Evidential analysis for computer generated animation (CGA)

Hussin, Norriza (2006) Evidential analysis for computer generated animation (CGA). PhD thesis, University of Nottingham.

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The purpose of this thesis is to examine the items of legal evidence from cases, which have utilised Computer-Generated Animation (CGA) technology. In particular, it seeks to determine the degree of reliability and accuracy of CGA based on these items of legal evidence. The research design involved both quasi-experimental processes and pragmatic (sensitivity analyses). This design sought to examine the importance of evidence from a number of case studies and addresses the possible measures to be considered when generating such animations for litigation purposes.

A combination of both stages (quasi-experimental and pragmatic, such as comparing written evidence with spatial evidence) was employed in defining the research questions that will be presented in Chapter 1. The analysis in Chapter 7 will show that:

a. evidence has become knowledge (a source of information) to the animator;

b. the items of legal evidence (knowledge) are usually produced by an expert or a police officer with competency, acquaintance and correct information. These items will be discussed in Chapter 4; and

c. the evidence fulfils the conditions for knowledge to authenticate the credibility of (b) above. This will be discussed in Chapter 4.


Furthermore, the research findings that will be clarified in Chapter 8 confirm that each item of legal evidence may be used as information for the animator to generate the CGA. The process of generating an animation may not be possible if a single item of legal evidence is the only source of information for the animator. The findings have been strengthened by the implications of literature from the following three areas - reconstruction of an accident or crime, evidence (both legal and philosophical approaches) and knowledge. These topics are discussed in Chapters 2, 3 and 4.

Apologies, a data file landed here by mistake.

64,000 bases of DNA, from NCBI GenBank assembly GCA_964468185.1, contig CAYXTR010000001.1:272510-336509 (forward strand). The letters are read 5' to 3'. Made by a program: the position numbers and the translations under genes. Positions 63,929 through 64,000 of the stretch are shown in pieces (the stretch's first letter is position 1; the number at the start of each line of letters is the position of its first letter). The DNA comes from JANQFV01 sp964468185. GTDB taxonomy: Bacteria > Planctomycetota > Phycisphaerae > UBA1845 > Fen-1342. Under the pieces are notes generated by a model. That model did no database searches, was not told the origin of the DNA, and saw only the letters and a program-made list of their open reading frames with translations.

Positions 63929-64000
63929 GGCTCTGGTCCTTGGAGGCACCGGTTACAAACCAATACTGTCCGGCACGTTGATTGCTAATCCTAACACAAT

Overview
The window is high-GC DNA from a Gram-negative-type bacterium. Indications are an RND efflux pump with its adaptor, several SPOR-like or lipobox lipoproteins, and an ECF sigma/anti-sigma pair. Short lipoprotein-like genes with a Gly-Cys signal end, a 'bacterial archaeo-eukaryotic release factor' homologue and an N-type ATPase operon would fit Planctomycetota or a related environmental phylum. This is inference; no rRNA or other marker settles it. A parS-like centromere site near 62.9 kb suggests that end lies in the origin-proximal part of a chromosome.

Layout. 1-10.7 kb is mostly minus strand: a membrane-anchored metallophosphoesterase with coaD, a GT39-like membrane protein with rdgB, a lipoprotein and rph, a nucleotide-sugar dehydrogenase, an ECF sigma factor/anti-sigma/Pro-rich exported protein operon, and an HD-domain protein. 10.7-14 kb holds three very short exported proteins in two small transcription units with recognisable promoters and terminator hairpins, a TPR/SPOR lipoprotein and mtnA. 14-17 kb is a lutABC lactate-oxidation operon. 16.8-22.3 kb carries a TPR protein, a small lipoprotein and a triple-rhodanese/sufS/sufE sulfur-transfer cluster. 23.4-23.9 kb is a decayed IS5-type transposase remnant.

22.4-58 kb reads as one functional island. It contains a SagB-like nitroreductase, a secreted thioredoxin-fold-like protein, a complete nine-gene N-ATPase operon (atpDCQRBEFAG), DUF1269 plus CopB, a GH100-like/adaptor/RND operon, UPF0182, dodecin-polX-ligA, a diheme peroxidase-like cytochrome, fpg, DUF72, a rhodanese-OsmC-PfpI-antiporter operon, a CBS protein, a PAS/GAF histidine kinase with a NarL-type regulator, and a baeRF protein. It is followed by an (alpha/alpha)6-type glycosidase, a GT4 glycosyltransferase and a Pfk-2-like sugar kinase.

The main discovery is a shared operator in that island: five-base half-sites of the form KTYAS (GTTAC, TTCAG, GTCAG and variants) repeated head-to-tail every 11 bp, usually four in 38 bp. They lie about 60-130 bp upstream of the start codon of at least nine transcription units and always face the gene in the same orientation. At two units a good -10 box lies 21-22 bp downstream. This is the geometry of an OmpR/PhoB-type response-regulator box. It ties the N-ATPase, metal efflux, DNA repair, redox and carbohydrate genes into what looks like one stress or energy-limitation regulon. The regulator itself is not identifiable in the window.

Consequential to the implications, a sensitivity analysis has been conducted in Chapter 9 to further strengthen the implications indicated in the conclusion part of Chapter 8.

Overall, this research hypothesizes the importance of correct information and evidence from the facts of particular cases as vital in generating an animation. The main objectives are to highlight that:

a. legal evidence is a crucial element in generating an animation;

b. items of legal evidence have been prepared by an authorised police officer or expert.

Apart from the items of evidence classified as written, spatial and visual, eyewitness statements have been analysed based on factors associated with human senses. The eyewitness statements have also been examined based on the types and conditions for knowledge, which are explained in Chapter 4.


The assessment will also be conducted using a different approach based on human senses that will be elucidated in Chapter 5. Similar to other classes of evidence, (written, spatial and visual) the eyewitness must also be present at the collision vicinity or crime scene.

This ultimate aim is to reach a particular level of certainty in determining how reliable and accurate an animation is when it is presented in the courtroom. Although there is no definite level of certainty, the reliability and accuracy can be estimated based on the source of information (items of legal evidence).

Item Type: Thesis (University of Nottingham only) (PhD)
Supervisors: Schofield, Damian
Keywords: computer-generated animation, evidence, theory of knowledge, evidential analysis, expert opinion.
Subjects: T Technology > TR Photography
Faculties/Schools: UK Campuses > Faculty of Science > School of Computer Science
Item ID: 10191
Depositing User: EP, Services
Date Deposited: 30 Aug 2006
Last Modified: 13 Jan 2022 14:48
URI: https://eprints.nottingham.ac.uk/id/eprint/10191

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